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How to Deal With Life Transitions

Updated: Feb 7, 2021

When I decided to specialise in Life Transition Counselling, I would have never considered a transition like the one the world is experiencing. COVID-19 has meant change for all of us.

It has affected the way we perceive our health. It has changed the economy, habits, freedom to gather and travel, and our sense of security.

It has created a profound sense of uncertainty for everyone.

Coping with change

As a consequence, COVID19 makes us realise rigidly, that nothing is definite. No matter where we are in our lives, we know it will change in some way or another. For the most, this is an uncomfortable prospect. How we cope with change depends on our flexibility to adapt. Being flexible doesn’t mean you need to have it all figured out.

It’s more about being open and willing to see things differently.

“Life is a series of natural and spontaneous changes. Don't resist them; that only creates sorrow. Let reality be reality. Let things flow naturally forward in whatever way they like.”

Lao Tzu

Transition and emotions

Transitions are difficult, so it’s not surprising they come with challenging emotions; the most common are:


Considering the situation, this is not surprising. Feelings of apprehension about the future, wondering how you will face the changes ahead, or the preoccupations about your family's health.

Instead of running away from fear and avoiding it, accept this feeling. Be present for it. Be curious about how it feels. Even if it sounds scary, being open to the feeling and letting it flow through, you will allow it to pass more easily. No feeling lasts forever, but our resistance to feelings can make them stick around for longer.


Anxiety is another common reaction to life transitions. A sense of loss of control often triggers it. We get stuck in thinking of what we can do to change the situation and get overwhelmed by the chaos. Accepting we cannot control everything and let go of this need is the first step.

Another great tool to deal with anxiety is mindfulness. Focusing on the present moment, becoming aware of your body sensations through breathing exercises, allows you to learn how to have better control over your way of thinking.

If your anxiety becomes too overwhelming, then additional support like counselling is strongly suggested.


When plans change, or a situation doesn't evolve as expected; as a result, we can feel like we are punished for something we don't even know. Maybe you were planning on buying a house, and now you’re out of a job. Some situations can be even more disappointing, therefore allow yourself some time of low mood.

However, when you find yourself feeling low for several days, it’s helpful to talk to someone about improving the situation. Redirecting your attention can help shift feelings of sadness and help you move into a purposeful mood.

“Nothing is so painful to the human mind as a great and sudden change.”

Mary Wollstonecraft Shelley

Particularly in transition times, strong emotions are perfectly ok. They are normal, and all of us will feel them at some time. Strong emotions can sometimes be motivating and energising. However, if unpleasant feelings start ruling your day, it’s time to reach out to someone you trust. It’s also a good idea to see your GP.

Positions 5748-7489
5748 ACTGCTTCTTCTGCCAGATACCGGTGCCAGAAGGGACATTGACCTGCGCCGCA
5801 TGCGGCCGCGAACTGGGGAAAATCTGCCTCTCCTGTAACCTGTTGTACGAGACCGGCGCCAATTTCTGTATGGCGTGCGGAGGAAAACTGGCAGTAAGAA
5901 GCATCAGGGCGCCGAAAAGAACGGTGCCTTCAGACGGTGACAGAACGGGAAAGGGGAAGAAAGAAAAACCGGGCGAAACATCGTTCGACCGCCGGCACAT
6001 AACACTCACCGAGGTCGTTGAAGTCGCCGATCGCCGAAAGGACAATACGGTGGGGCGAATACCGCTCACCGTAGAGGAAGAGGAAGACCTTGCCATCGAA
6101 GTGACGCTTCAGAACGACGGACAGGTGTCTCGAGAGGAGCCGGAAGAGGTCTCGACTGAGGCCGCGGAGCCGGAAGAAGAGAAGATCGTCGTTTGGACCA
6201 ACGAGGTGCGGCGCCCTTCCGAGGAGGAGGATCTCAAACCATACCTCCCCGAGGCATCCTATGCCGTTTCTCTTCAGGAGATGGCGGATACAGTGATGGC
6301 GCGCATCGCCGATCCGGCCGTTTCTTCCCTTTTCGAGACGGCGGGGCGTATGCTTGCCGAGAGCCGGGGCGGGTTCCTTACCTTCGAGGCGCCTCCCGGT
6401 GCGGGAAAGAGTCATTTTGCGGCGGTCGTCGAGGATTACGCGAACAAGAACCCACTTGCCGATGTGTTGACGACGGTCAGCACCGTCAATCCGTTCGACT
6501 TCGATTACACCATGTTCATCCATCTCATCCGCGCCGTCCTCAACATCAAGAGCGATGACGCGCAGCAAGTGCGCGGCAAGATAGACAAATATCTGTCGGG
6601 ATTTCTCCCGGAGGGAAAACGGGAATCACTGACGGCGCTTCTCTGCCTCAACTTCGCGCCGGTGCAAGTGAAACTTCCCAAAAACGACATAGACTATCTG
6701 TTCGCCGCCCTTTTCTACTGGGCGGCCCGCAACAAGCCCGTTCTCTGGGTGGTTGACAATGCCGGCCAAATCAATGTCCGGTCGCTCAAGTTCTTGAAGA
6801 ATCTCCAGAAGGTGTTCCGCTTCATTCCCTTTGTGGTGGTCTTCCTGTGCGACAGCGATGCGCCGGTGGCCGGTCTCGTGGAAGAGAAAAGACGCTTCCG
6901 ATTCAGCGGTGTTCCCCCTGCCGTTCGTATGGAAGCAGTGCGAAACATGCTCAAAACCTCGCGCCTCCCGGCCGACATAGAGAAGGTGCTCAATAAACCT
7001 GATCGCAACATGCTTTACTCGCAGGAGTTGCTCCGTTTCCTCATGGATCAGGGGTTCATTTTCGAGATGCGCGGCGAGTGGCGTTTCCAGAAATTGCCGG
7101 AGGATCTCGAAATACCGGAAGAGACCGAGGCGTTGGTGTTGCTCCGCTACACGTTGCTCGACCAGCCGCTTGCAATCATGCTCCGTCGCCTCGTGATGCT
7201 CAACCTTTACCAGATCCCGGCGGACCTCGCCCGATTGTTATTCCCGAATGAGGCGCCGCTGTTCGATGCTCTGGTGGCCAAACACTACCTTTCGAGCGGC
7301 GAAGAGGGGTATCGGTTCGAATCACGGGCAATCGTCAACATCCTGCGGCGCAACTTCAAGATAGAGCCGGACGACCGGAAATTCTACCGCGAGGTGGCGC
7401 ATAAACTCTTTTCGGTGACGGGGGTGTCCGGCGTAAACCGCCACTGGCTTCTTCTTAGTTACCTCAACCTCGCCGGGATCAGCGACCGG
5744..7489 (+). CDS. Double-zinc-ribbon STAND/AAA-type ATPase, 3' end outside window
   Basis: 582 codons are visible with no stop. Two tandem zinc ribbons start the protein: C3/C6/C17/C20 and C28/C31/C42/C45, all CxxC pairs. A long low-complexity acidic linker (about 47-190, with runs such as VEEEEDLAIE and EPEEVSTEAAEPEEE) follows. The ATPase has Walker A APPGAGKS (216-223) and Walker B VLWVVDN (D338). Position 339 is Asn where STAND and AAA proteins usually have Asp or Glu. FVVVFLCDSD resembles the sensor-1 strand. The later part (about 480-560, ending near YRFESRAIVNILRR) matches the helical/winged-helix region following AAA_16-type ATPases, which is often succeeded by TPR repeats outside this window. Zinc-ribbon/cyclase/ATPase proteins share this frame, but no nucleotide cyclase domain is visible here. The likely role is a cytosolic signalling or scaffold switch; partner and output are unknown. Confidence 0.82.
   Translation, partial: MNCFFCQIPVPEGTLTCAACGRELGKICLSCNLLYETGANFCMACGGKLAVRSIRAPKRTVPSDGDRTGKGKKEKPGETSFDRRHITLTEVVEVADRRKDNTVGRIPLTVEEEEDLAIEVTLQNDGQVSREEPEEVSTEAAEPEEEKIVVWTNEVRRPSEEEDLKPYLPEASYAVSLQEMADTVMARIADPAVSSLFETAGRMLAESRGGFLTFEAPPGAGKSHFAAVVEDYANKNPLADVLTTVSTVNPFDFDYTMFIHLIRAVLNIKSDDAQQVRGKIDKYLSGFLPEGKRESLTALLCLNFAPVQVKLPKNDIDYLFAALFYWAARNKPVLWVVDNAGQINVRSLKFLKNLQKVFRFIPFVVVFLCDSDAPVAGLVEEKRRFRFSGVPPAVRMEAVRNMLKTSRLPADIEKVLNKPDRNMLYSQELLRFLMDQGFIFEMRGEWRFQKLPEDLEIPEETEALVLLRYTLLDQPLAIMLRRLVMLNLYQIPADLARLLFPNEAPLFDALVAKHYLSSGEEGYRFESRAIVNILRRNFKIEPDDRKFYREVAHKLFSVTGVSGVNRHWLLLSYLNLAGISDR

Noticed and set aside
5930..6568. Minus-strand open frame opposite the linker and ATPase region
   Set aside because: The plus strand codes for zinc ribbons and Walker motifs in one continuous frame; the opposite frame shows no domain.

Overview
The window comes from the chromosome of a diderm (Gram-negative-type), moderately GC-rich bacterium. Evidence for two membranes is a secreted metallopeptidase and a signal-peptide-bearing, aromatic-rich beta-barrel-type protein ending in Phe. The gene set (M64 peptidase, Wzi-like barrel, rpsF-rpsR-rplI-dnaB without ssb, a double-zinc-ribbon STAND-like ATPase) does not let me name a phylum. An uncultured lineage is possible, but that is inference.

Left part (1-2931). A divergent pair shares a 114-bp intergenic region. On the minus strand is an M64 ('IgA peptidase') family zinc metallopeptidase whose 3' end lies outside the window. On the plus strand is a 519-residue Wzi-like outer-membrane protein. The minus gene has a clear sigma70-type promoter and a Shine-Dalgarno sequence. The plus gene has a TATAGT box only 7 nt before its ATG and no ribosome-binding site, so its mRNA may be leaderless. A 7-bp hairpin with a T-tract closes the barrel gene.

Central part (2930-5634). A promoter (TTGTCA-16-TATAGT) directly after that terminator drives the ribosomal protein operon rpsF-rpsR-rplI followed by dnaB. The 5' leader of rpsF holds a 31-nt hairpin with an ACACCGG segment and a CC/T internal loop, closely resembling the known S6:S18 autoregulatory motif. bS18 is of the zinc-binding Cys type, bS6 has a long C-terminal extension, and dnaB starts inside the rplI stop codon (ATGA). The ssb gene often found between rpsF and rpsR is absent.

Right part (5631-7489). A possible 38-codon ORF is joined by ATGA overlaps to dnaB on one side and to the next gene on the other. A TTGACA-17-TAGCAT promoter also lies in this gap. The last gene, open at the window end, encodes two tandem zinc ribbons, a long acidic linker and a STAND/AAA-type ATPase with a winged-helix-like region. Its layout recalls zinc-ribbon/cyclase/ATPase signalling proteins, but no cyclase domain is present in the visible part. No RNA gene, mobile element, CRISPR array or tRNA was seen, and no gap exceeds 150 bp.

Transitions are opportunities for reflection.

A transition is the ending of one thing and the beginning of something new. You may be sad about the ending and anxious about the beginning. But what’s scarier than endings and beginnings is the time in between. We don't always have the opportunity to allow ourselves the time to sit in the middle phase of transitions. We have to get it over with.

“My new deliberate and slower pace has created a higher quality in my experiences.”

Lisa J. Shultz

Try to take it slow if you can; the middle phase is when we learn the most about ourselves. It’s a great time for reflection and growth.

Through your time of transition, other than practical questions, it is ok to take the time to assess your needs and explore what changes could be made. You could start by exploring some of the following:

  • Did I like my life before the transition?

  • Have my values shifted?

  • What do I want to change about my life?

  • How do I find meaning in my life?

  • Is there something I would like to do/learn just for fun?

  • How can I practise self-care? e.g. meditation, relaxation, reading, writing, watching TED talks

  • What am I grateful for?

Answering these and any questions that could help you find a meaning in your transition, help you gain a better insight, and possibly show you opportunities for positive changes.

As you deal with your transition, take one step at a time. Try not to rush the experience. Be patient. Nothing lasts forever. Soon you will be out there again with more wisdom, insight and knowledge about yourself than you had before.

Are you feeling overwhelmed by your thoughts or feelings? I offer free 30-minute online consultations.

Book your session here.

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